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Opinion

Opinion | Qualified Immunity Shields Police From Justice

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The court has also expressed the concern that individual cops will be bankrupted by judgments. This simply doesn’t happen. To the contrary, governments virtually always foot the bill for police wrongdoing. One study found that officers personally paid only .02 percent of the dollars that plaintiffs were awarded.

The problems with the qualified immunity doctrine are legal as well as practical. Initially, courts weighing claims against officers first had to decide whether the officer had violated any constitutional rights — for example, by using excessive force in violation of the Fourth Amendment. If the answer was yes, they moved on to decide whether the law regarding that right was clearly established. But a 2009 Supreme Court decision effectively eliminated that first step, allowing lower courts to jump straight to the second question, which they usually answered in favor of the cop. This creates a vicious circle: When courts stop considering what police behavior violates the Constitution, they leave both cops and civilians without a clear idea of what sorts of violations are considered clearly established.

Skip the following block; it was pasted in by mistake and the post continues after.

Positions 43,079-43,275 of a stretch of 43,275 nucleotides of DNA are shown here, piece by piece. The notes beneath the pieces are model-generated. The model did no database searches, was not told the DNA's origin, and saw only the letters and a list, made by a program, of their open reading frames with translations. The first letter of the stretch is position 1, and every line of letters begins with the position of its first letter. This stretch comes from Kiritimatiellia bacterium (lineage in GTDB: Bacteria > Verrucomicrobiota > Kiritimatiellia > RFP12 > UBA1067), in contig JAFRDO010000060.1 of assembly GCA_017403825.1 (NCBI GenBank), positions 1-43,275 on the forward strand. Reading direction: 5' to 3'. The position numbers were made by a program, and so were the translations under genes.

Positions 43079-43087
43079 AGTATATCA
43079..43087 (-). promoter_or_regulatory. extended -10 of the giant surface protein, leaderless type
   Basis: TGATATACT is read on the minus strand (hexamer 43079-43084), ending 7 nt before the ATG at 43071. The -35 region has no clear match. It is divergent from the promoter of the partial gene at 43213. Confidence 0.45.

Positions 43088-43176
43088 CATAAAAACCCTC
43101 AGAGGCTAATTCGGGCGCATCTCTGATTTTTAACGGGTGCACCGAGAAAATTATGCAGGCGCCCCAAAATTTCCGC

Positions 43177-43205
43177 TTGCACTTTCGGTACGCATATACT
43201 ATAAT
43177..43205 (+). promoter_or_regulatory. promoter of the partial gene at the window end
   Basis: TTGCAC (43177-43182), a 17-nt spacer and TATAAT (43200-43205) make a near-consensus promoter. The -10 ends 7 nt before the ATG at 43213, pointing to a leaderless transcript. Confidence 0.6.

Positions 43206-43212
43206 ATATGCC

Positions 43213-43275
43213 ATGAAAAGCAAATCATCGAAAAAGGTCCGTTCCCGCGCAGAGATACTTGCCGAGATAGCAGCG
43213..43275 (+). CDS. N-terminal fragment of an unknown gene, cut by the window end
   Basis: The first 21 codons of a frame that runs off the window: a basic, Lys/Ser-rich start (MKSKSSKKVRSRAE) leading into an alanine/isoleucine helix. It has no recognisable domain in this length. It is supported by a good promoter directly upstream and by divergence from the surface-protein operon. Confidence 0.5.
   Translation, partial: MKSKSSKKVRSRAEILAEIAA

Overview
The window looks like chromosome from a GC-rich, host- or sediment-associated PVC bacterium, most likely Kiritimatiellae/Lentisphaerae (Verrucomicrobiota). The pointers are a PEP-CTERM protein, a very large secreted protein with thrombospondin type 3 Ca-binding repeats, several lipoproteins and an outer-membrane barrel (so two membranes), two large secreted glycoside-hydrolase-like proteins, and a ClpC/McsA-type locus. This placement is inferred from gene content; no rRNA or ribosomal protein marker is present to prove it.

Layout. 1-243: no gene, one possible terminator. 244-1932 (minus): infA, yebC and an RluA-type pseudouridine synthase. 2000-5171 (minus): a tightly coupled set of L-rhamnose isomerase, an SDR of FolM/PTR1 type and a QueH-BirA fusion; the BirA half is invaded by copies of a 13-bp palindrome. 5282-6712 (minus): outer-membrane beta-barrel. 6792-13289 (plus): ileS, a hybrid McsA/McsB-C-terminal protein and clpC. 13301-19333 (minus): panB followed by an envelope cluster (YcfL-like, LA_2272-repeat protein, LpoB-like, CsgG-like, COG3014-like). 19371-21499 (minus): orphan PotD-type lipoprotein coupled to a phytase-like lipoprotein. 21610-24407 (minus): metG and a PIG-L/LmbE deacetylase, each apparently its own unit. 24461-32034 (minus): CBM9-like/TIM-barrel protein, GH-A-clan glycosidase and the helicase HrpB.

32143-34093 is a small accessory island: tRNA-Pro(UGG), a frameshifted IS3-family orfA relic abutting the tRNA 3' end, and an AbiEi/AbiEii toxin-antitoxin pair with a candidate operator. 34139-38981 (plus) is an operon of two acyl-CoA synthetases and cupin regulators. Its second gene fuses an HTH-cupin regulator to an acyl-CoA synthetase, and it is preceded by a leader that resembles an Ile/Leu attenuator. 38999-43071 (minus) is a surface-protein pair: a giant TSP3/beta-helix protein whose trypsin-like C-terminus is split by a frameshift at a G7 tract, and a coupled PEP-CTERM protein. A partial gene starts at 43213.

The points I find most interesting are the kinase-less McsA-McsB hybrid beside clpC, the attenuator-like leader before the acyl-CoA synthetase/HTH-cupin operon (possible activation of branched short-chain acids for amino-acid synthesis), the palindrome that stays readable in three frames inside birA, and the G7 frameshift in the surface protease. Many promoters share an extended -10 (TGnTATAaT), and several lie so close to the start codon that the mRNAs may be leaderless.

Ending or curtailing qualified immunity would not be a cure-all for police brutality. By the time it becomes an issue, the harm has already been done. While holding people and departments accountable is important, it’s even more important to ensure that the harm doesn’t occur in the first place. “Police misconduct is often a systemic problem. These are not just bad apples but bad barrels,” said Joanna Schwartz, a law professor at U.C.L.A. who studies police misconduct. “We should be thinking about how to reduce the harm, not just pay people.”

Systemic reforms include making it easier for departments to fire bad cops and for the public to see clearly how misconduct cases get handled, as well as more aggressive federal oversight of police departments that fail or refuse to fix their own cultures of impunity.

In the meantime, ending qualified immunity has become that rarely seen phenomenon in modern American politics: a bipartisan effort. Both conservative and liberal groups have pushed for its reform or abolition. At the Supreme Court, it’s not just liberal justices like Sonia Sotomayor who see how harmful it is. Justice Clarence Thomas, who normally resides at the opposite end of the ideological spectrum, has also called for revisiting the doctrine.

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The Supreme Court started this mess, and it could just as easily end it. But despite a few recent cryptic opinions, meaningful reform doesn’t appear to be in the cards.

The more immediate solution is legislative. Congress is currently considering the George Floyd Justice in Policing Act, a far-reaching bill addressing racial discrimination and excessive force by law enforcement officers. One provision would eliminate the “clearly established” defense and prevent cops from relying on their own belief that their conduct was lawful. Unfortunately, that has become the bill’s main sticking point, as most Republicans have sided with police unions in opposing any liability for individual officers.

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